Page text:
Chair and ranking member of House tax-writing panel discuss prospects at GW.
Despite partisan clashes over many issues in national politics, the senior Republican and Democrat on the House Ways and Means Committee, which is responsible for tax legislation, said on Monday that there might be room for bipartisan tax reform in this Congress.
“Tax reform is hard. That’s why it only happens once in a generation,” said committee Chair Kevin Brady (R-Texas). “What makes this year so exiting is that many of the components that drove the success of the reforms in the 1980s have recreated themselves.”
First and foremost among those components, Brady said, was a public fed up with the complexity of the current code. The committee’s senior Democrat, Rep. Richard Neal of Massachusetts, added that any proposal would “have those that will do better and those that will do worse” and explaining the merits would be a key task for any legislator casting a vote.
The two legislators appeared as part of the George Washington University’s Graduate School of Political Management’s “A Generational Perspective on Taming the Tax Code” event, co-hosted by the Tax Foundation and the Archer Center, the Washington, D.C. campus of the University of Texas System. They were joined on stage by former Ways and Means Committee chairs Bill Archer of Texas and Charles Rangel of New York.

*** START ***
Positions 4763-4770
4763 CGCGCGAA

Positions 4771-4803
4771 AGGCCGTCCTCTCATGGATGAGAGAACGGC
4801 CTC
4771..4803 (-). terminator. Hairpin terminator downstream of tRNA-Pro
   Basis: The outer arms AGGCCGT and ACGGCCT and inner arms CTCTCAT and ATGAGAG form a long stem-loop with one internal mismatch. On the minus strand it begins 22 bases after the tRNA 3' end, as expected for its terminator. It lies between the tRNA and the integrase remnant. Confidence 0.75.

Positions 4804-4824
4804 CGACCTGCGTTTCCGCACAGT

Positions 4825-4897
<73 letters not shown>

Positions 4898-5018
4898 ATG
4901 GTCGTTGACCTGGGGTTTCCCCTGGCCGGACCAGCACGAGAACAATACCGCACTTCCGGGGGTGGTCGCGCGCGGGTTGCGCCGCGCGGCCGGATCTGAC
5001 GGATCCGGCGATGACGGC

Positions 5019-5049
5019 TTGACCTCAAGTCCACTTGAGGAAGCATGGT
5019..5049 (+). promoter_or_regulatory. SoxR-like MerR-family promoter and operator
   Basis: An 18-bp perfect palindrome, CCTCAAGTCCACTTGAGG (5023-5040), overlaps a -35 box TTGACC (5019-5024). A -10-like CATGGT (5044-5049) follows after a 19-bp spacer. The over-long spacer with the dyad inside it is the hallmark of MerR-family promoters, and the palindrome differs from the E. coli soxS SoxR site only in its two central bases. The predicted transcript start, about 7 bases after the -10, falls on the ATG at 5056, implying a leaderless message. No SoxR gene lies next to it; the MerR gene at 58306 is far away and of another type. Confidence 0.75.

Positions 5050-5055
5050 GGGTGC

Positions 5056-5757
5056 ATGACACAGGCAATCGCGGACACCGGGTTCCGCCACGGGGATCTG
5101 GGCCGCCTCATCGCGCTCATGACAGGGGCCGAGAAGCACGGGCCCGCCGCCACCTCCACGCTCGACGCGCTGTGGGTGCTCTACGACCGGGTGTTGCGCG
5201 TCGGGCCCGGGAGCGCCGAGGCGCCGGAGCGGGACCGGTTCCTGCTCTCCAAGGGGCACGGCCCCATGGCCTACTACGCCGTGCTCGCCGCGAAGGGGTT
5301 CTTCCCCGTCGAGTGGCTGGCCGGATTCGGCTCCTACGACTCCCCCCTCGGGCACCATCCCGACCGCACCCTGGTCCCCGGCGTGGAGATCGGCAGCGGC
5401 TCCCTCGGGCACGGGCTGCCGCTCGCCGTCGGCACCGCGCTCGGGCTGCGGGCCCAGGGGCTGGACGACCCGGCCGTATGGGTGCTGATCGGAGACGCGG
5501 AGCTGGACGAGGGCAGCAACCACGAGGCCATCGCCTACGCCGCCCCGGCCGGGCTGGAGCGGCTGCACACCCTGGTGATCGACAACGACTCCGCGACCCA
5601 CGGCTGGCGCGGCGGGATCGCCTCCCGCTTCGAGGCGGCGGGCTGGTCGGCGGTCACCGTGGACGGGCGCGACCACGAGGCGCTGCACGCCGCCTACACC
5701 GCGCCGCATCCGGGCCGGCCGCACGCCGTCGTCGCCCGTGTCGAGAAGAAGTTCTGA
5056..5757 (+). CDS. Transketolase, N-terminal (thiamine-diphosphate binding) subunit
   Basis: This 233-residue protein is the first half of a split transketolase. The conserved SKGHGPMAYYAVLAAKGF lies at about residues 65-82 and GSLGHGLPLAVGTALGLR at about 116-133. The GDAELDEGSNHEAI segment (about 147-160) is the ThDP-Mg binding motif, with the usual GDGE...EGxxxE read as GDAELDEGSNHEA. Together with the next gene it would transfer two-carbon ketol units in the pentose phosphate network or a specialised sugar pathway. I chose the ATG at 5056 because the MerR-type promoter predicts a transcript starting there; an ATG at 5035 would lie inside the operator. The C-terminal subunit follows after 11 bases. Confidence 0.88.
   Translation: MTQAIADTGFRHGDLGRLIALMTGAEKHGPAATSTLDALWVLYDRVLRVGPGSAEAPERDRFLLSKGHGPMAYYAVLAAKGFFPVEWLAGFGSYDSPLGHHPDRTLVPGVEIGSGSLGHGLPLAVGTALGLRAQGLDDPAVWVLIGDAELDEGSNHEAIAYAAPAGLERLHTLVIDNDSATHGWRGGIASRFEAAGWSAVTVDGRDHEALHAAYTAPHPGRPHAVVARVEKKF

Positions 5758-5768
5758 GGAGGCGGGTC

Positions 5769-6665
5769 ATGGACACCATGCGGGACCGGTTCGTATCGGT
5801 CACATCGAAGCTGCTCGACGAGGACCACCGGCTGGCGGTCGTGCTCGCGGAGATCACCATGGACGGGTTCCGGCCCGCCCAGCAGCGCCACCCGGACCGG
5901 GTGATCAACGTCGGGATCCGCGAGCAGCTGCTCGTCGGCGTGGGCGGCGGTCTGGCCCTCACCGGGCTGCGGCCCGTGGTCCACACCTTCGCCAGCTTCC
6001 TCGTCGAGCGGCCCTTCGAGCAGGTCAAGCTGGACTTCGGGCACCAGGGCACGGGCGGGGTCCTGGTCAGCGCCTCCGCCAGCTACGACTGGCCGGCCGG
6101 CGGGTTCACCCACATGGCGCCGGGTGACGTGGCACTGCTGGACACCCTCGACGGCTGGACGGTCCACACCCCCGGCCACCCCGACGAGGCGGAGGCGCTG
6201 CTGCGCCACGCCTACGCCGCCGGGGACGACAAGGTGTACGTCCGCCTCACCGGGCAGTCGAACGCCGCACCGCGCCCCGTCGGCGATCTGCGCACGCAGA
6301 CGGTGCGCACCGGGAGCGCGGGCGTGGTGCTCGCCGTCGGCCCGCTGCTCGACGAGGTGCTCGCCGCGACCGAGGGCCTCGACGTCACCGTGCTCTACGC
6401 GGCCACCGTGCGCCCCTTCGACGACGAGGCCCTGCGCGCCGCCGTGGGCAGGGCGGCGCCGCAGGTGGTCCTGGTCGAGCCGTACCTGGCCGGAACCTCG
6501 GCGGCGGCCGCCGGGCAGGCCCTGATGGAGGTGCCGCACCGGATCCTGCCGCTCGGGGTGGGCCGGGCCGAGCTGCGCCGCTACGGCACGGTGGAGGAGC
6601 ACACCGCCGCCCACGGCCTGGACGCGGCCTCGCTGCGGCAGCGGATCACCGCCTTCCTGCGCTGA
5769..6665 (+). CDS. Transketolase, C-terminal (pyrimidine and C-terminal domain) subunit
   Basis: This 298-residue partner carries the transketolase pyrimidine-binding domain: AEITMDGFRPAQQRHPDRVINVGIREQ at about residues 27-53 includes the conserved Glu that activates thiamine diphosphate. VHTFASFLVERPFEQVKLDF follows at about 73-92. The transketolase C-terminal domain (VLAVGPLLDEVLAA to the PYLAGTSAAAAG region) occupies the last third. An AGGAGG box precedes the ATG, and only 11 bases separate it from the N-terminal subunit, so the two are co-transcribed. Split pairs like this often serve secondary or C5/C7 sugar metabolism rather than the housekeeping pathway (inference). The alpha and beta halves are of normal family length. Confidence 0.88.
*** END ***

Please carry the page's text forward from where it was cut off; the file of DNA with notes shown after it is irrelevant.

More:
They key element for any successful effort, Mr. Rangel said, would be buy-in from President Donald Trump.
“Policy is going to need to be set by the White House… as a member, no president should ask me–no matter how ‘safe’ my district may be–to take on a bill that they don’t believe in. I have to know and trust what the president is saying,” Mr. Rangel said.
One area in which both sides voiced agreement was on the nation’s corporate tax rate, which at nearly 39 percent is the highest among industrialized nations, according to the Organization for Economic Co-Operation and Development (OECD).
“We have to address the American corporate tax rate,” Mr. Neal said.
Added Mr. Brady: “We’re in a competitive tax world, and they’re beating the tar out of us.”
However, Mr. Archer said that the answer wouldn’t be as simple as just lowering tax rates and broadening the tax base. “People react to proposals based upon how it’s going to affect them individually, not some broad scheme,” Mr. Archer said. Therefore, he noted, any proposal must carefully balance individual and national fiscal impacts.